1a. Objectives (from AD-416)
1. Conduct clinical studies to determine the effects of vitamin D in the prevention of physical dysfunction, oral disease, and diabetes, and other chronic diseases in older adults. 2. Conduct clinical studies to determine the effects of dietary protein and dietary acid-base balance on bone and muscle metabolism and function, respectively, in older adults. 3. Determine the role and mechanisms of action for calcium, magnesium, and other dietary components in the maintenance of bone health and the progression of related diseases.
1b. Approach (from AD-416)
The Bone Metabolism Laboratory uses a variety of approaches to carry out its clinical and translational research program. Observational studies such as the publicly available cross-sectional National Health and Nutrition Examination Survey Nutrition, Exercise Physiology and Sarcopenia Laboratory, and external. These collaborations allow us to expand our reach to examine the effect of vitamin D on risk of other chronic diseases such as periodontal disease and diabetes. They also allow us access to basic research technologies, such as gene array analysis, that enable us to identify mechanisms by which nutrients affect bone and muscle.
3. Progress Report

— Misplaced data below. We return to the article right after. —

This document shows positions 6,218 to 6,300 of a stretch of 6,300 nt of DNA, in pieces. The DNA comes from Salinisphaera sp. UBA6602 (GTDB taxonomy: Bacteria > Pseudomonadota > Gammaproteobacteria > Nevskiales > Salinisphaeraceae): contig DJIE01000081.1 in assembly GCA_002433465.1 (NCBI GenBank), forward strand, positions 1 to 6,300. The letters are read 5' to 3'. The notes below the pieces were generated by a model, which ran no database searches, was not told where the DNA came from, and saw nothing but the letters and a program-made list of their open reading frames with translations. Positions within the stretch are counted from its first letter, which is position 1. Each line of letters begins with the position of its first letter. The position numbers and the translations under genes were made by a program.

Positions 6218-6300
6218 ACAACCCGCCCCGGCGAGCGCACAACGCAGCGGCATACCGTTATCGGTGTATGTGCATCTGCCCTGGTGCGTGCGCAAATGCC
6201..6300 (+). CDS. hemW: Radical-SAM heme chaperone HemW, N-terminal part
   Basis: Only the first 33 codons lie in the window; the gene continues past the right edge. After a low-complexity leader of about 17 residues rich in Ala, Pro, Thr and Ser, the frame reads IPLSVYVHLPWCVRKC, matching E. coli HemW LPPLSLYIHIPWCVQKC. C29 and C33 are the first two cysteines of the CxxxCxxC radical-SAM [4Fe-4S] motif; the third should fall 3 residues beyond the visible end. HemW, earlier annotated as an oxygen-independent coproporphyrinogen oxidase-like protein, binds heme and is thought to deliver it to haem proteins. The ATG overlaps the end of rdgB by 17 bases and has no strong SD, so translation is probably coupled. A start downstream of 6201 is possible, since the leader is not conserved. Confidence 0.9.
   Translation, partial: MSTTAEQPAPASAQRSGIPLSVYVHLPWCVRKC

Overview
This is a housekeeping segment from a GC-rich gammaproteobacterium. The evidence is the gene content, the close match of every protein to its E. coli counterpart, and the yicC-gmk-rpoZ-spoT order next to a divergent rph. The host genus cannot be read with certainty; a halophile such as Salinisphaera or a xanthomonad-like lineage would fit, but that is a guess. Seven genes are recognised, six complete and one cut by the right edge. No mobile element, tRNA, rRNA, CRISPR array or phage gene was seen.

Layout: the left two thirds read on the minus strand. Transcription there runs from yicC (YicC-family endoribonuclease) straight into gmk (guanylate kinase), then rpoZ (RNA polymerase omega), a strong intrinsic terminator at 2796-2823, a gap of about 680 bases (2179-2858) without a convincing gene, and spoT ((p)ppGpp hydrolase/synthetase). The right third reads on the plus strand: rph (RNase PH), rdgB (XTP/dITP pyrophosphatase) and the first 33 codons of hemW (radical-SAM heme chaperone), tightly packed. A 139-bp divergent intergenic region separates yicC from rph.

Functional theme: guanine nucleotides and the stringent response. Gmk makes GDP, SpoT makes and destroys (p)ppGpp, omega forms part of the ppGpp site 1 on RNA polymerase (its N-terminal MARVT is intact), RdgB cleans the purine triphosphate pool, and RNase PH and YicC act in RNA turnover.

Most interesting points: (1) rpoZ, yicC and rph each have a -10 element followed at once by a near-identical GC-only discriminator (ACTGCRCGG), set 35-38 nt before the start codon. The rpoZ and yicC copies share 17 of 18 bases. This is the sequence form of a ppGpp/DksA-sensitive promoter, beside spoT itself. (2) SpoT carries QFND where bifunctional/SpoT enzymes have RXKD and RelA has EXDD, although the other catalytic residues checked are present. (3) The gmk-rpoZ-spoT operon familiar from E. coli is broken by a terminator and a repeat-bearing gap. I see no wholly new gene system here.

Recently found that short-term administration of potassium bicarbonate, a compound that neutralizes the acid load of the diet, had favorable effects on indicators of bone and muscle health. In the future, it will be important to conduct a long-term trial to determine whether the favorable bone and muscle effects persist. First, however, it is necessary to identify the dose of potassium bicarbonate that is optimal for men and women. NIH will fund a large dose-finding potassium bicarbonate trial in 276 older men and women that is scheduled to begin in late 2011. Vitamin D affects muscle tissue, but the mechanism(s) have not been delineated. Enrollment into this study was recently completed and muscle tissue is currently being analyzed for fiber number and area, vitamin D receptor number, protein kinase activity, and gene array analyses. The study to determine the association between serum 25-hydroxyvitamin D (25OHD) and risk of developing type 2 diabetes in the Harvard Nurses’ Health Study has been completed. The study included 608 cases of incident type 2 diabetes and 569 controls. Serum 25OHD levels were inversely associated with the development of type 2 diabetes, independent of known diabetes risk factors, including age, BMI and race. All subject visits have been completed on the randomized controlled trial to assess the effect of 2000 IU of vitamin D per day, compared with placebo, on progression of knee osteoarthritis. The data are currently being analyzed. In a secondary analysis of our STOP/IT trial study, we noted that the serum 25OHD increment in response to 700 IU per day of vitamin D was influenced by the fat composition of the diet. The increment was enhanced by dietary mono-unsaturated fatty acids (MUFAs) and decreased by poly-unsaturated fatty acids (PUFAs). We plan to examine this possibility further in prospective studies. One study currently underway will indicate whether the amount of fat is important and another study (pending funding) will directly assess the effect of the dietary MUFA:PUFA ratio on vitamin D absorption.